TOPEKA — The YWCA of Topeka's 18th annual YWCA Week Without Violence continues this week. Kansans will join with people in 60 countries to mark the week-long series of events promoting diverse approaches to creating a violence-free world. The local event is organized by a committee of community leaders and sponsored by the YWCA of Topeka and Blue Cross and Blue Shield of Kansas.
The theme of this year’s Topeka YWCA Week Without Violence encourages individuals to “Be The One” to end domestic and sexual violence.
“Everyone can make a difference, by standing up, by speaking out, by teaching others, by being the one to comfort a loved one or to have a tough conversation with a friend” said Laura Burton, Public Education Coordinator at the YWCA Center for Safety and Empowerment.
This year’s YWCA Week Without Violence features a Bystander Intervention Training alongside eight other unique events. The bystander training is open to anyone in the community and will give people concrete skills for intervening to stop violence. Local case studies, vignettes, videos and discussions will teach ways to talk to victims and perpetrators, how to engage other bystanders, dealing with backlash and more. This training is sponsored by Washburn University's Student Media Department.
“We’re excited to be involved in this event because on campus, the student safety is what’s most important. When people see violence, they want to help, but it’s hard to know what to do and who to call.”
said Washburn University Student Media Department member Bita Givechi.
Bita Givechi also has a personal connection to the importance of bystander intervention. Six years ago, she found herself in an increasingly violent abusive relationship. A close friend of hers became concerned and contacted her father and brother, who helped her quickly move to another state to escape the violence.
“Things would have ended very differently if my friend hadn’t acted.
People don’t have to have the answer, they just have to do something positive to help” explained Bita.
The 2010 National Intimate Partner and Sexual Violence Survey found that 1 in 3 women and 1 in 10 men have been affected by rape, physical violence, and/or stalking by a partner. Thousands are served by the YWCA Center for Safety Empowerment each year through services including a 24-hour crisis helpline, emergency shelter, individual counseling, support groups, court advocacy, prevention programming and batterer’s intervention. The YWCA Week Without Violence helps raise awareness of domestic violence and the availability of services.
This week's remaining events are:
• Domestic Violence in the Workplace Training
Wednesday, October 17th; 8:00am - 12:00 noon at the Blue Cross and Blue Shield of Kansas Corporate Training Center The issue of workplace safety is important for employers, making domestic violence awareness a vitally important piece of a safe and healthy work environment. At this training, participants will hear from experts about how domestic violence affects the workplace, how to recognize warning signs, how to develop effective workplace policies and resources for businesses. This event is sponsored by Soroptimist International of Topeka and Blue Cross and Blue Shield of Kansas.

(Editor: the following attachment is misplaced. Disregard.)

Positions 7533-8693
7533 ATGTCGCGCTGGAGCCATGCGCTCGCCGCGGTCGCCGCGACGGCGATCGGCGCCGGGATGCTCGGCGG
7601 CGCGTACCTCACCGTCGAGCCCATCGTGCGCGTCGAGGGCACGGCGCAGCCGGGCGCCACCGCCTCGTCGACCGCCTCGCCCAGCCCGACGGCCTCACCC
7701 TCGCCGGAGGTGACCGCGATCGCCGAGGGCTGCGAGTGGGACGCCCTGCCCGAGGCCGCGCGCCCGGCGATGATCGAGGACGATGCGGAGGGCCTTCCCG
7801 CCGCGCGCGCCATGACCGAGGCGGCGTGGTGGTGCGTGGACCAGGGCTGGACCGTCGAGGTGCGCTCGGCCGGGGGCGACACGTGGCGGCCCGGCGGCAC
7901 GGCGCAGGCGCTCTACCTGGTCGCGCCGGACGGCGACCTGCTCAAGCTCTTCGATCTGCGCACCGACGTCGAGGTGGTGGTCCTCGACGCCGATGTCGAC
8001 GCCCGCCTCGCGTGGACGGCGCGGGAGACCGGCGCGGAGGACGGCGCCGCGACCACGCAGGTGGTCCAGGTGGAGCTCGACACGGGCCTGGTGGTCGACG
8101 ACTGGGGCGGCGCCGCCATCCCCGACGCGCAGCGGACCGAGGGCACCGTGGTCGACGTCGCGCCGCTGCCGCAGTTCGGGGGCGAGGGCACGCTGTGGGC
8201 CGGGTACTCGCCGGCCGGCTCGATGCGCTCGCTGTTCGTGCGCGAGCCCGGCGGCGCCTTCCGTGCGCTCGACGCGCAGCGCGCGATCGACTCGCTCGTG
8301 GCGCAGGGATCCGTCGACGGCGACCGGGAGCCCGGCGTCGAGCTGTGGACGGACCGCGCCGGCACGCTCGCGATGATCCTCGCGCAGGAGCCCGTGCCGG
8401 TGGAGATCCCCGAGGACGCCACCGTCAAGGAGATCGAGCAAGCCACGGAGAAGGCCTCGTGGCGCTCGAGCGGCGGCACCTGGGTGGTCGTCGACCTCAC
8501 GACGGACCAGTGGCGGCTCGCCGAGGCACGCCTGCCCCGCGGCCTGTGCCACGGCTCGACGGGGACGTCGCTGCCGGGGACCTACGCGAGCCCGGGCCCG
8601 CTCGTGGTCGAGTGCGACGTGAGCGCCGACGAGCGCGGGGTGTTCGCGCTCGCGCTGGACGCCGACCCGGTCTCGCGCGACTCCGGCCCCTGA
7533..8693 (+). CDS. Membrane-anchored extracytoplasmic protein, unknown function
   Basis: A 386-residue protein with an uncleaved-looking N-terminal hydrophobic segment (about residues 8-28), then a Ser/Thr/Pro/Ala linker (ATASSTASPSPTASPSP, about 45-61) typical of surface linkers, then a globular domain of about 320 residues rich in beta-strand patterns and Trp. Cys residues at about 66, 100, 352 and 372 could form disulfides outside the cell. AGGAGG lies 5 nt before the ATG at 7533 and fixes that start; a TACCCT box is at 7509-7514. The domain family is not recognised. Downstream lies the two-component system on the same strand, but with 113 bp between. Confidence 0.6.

• BE THE ONE Bystander Intervention Training
Wednesday, October 17; 5:30 till 7:30 in the Washburn University Memorial Union, Vogel Room This interactive training will give people concrete skills for intervening to stop violence. Discussions will include ways to talk to victims and perpetrators, how to engage other bystanders, dealing with backlash and more. Videos, skits and local case studies will empower attendees to stand up, speak out, get involved and BE THE ONE who makes a difference. This event is sponsored by Washburn University's Student Media Department.
• Miss Representation Film Screening
Thursday, October 18; 6:30 pm - 8:45 pm at the Topeka and Shawnee County Public Library, Marvin Auditorium 101B Like drawing back a curtain to let bright light stream in, Miss Representation (90 min; TV-14 DL) uncovers a glaring reality we live with every day but fail to see. Written and directed by Jennifer Siebel Newsom, the film exposes how mainstream media contribute to the under-representation of women in positions of power and influence in America. The film challenges the media’s limited and often disparaging portrayals of women and girls, which make it difficult for women to achieve leadership positions and for the average woman to feel powerful herself. Description from www.missrepresentation.org
• 19th Annual March and Rally to End Domestic Violence
Friday, October 19th; Starts at noon at the Kansas Capitol Building, South Steps Ends at approximately 12:30 the YWCA of Topeka, North Entrance This banner event of the YWCA Week Without Violence attracts hundreds of marchers against violence. Participants will travel through downtown to the YWCA where they can enjoy a free hot dog lunch and participate in action stations to learn how to stay involved. The march will take place rain or shine, but in the case of severe weather, participants may come directly to the YWCA for lunch and action stations indoors.